Kronos Quartet: White Man Sleeps. Elektra Nonesuch 979 163-2 (1987) or 7559-79163-2

Kronos Quartet: White Man Sleeps (with works of Kevin Volans, Charles Ives, Jon Hassell, Thomas Oboe Lee, Ornette Coleman, Ben Johnston, Béla Bartók). Elektra Nonesuch 979 163-2 (1987) or 7559-79163-2, barcode 075597916324

Kronos White Man Sleeps

Kronos White Man Sleeps back

 

 

 

 

 

 

Recorded January 1987 at Wellesley College Chapel, Wellesley, Massachusetts

 

Track listing:
1. Kevin Volans: White Man Sleeps # 1 (1985)
2. Charles Ives: Scherzo: Holding Your Own (1903-14)
3. Jon Hassell: Pano da Costa (Cloth from the Coast) (1985)
4. Thomas Oboe Lee: Morango… Almost a Tango (1983)
5. Ornette Coleman: Lonely Woman (1959, arrgt Mel Graves 1984)
6. Ben Johnston: Amazing Grace (1973)
7. Kevin Volans: White Man Sleeps # 5 (1985)
8. Bartók: String Quartet No. 3 (1927)

 

Nice discoveries, especially Hassell and Johnston
Originally posted on Amazon.com, 18 July 2010

Let’s start with the carp: no liner notes (at least in my copy, which must date from when the disc was originally released, back in 1987). OK, sure, let the music speak for itself without any preconceived ideas (maybe that was the rationale behind this apparent stinginess), but still: after listening to the music, I would have liked to know more about the pieces and composers. For instance, I thought I remembered a Ben Johnston as one of the main proponents of micro-tonal music, but that did not seem to stick with the composer who apparently wrote an arrangement of “Amazing Grace”. Well, that’s the Ben Johnston alright, and “Amazing Grace” is not exactly an arrangement of the old Christian Hymn. That’s the way it starts, and Johnston makes it sound almost like Japanese music. It is sweet, not what you’d expect from a disciple of Harry Partch and a fervent advocate of “just intonation” systems. But after circa 4 minutes it grows more intricate and vehemently lyrical, with wonderful sonic invention, while retaining its great melodic appeal, and with some episodes also sounding much more “contemporary” (as the softly “buzzing” passage starting at 6:45). The micro-tonal Johnston can be recognized in the unusual and sensuous melodies, with some vaguely Gipsy- or Oriental-sounding flourishes. Makes me want to catch up with the music of Johnston and especially his other String Quartets on three New World Records CDs, 80637 barcode 093228063728, 80693 barcode 093228069324, and 80730 barcode 093228073024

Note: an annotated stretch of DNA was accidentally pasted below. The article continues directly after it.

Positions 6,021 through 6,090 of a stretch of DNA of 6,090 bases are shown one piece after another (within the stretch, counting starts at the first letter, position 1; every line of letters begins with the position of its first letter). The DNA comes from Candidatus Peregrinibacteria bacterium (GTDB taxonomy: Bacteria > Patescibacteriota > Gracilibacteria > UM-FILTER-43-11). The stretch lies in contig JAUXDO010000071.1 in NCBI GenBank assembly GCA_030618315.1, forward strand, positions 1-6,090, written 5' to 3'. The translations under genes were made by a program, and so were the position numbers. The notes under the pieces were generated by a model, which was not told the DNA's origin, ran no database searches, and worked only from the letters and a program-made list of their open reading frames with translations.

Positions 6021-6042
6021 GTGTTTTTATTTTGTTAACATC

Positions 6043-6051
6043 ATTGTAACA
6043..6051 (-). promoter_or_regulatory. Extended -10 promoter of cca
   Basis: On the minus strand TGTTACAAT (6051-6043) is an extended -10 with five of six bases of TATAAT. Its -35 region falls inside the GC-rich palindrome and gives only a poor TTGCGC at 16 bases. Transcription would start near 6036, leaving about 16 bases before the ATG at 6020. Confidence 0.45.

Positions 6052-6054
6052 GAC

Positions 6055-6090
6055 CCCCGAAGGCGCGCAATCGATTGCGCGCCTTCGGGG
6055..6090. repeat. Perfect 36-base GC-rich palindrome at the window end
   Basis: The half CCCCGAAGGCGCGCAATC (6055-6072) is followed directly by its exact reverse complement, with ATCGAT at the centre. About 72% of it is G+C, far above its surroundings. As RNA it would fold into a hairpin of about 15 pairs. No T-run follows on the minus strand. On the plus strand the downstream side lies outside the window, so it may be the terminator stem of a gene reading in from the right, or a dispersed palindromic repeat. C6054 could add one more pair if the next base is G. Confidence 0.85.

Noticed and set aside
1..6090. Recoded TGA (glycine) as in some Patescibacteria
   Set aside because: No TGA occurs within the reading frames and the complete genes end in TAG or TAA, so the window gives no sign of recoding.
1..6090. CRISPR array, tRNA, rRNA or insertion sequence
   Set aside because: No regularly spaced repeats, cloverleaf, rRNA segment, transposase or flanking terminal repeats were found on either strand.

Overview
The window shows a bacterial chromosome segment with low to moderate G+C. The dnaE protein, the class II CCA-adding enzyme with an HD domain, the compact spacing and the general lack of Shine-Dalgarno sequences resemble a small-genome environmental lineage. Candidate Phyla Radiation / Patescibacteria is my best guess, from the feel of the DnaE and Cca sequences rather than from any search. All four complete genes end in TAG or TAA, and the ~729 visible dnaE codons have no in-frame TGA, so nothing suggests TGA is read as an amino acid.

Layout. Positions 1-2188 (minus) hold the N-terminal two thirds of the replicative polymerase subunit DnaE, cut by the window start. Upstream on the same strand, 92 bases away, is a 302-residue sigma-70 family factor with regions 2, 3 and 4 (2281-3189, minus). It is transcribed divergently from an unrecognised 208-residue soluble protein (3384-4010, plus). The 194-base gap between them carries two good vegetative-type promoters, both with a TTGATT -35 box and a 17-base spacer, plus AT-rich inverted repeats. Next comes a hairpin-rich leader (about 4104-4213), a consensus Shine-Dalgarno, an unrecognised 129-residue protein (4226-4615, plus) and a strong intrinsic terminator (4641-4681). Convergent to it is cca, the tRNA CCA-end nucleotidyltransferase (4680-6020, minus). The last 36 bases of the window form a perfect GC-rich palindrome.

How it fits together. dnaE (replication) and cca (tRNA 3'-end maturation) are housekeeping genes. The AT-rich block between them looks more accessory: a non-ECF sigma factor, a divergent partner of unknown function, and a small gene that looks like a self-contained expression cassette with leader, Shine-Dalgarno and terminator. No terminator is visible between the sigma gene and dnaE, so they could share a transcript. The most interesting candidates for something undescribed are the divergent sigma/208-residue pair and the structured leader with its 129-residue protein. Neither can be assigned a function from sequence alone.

Jon Hassells’s “Pano da Costa” (“Cloth from the Coast”, title unexplained) is also a very fine work (and, at 19:21, the longest on the CD) and I had never heard of the composer. After an opening of great tonal subtlety and mystery, full of pent-up menace, it develops tremendous energy and beat, to the point of fury, alongside moments of contemplation and meditation, in a style that pays tribute both to World music (the moments of repose unfold bluesy melodies that could be Gipsy – the 3rd violin sonata of Enescu comes to mind – but are probably inspired by Indian raga) and to repetitive music but is never trite harmonically and always inventive in tone color. Thanks to the people’s processed free on-line encyclopedia, now I know that Hassell, born March 22, 1937, is an American trumpet player (a member of the ensemble that made the premiere recording of Riley’s seminal In C in 1968) and composer, known for his influence in the world music scene (like Riley he studied North Indian Raga with Pandit Pran Nath) and his unusual electronic manipulation of the trumpet sound. As with Johnston, his quartet makes me want to hear more of his music (as if I didn’t have enough of a backlog of things to hear already).

 The arrangement (by Mel Graves, written for Kronos) of Ornette Coleman’s Lonely Woman has a furious energy that makes it closer to Jimmy Hendrix than Jazz, with wild slides that seem to evoke the electric guitar as much as the saxophone. Thomas Oboe Lee’s “Morango… almost a Tango” indeed starts like a slow and sad tango, but then becomes more vehemently lyrical with more flourishes given to the first violin. It is very typical of the kind of crossover music Kronos has become a champion of. I have anothe recording, by the Lydian Quartet on MCA / Arts & Electronics.

 “White Man Sleeps” was published in 1987 and was one of the first CDs of Kronos with Elektra/Nonesuch, after their recording of the soundtrack of Glass’ Mishima and of a collection with works of Sculthorpe (8th Quartet), Sallinen, Glass (“Company”), Nancarrow (1st Quartet) and and arrangement of Hendrix’ Purple Haze. It is the later Kronos disc “Pieces of Africa”, recorded in 1992, that sent me back to this one. That later disc features the complete (five movements) “White Man Sleeps”, the first String Quartet of Kevin Volans, written for Kronos. Why they played only two movements of the piece that gives its title to the earlier CD eludes me. Anyway, the omission is repaired in the later CD. It is a superb piece, although Volans wrote two even more beautiful string quartets for Kronos, “Hunting : Gathering” (No. 2) and Songlines (No. 3) – why the ensemble recorded only the second, on “Kevin Volans: Hunting: Gathering (String Quartet No. 2)” also eludes me. For the two, go to the Balanescu Quartet on Argo, String Quartets 2 & 3, a splendid recording.

 I’ll withold comments on the short Ives Scherzo and Bartók’s 3rd Quartet. They don’t need me to be recognized masterpieces, and I haven’t done any comparative listening to allow me to assess the interpretive merits of Kronos. They are comparatively more difficult for the unprepared listener than the rest of the program – that’s the way twentieth-century music evolved. Anyway the disc’s appeal comes mainly from its discoveries – Hassell and Johnston foremost.

Comments are welcome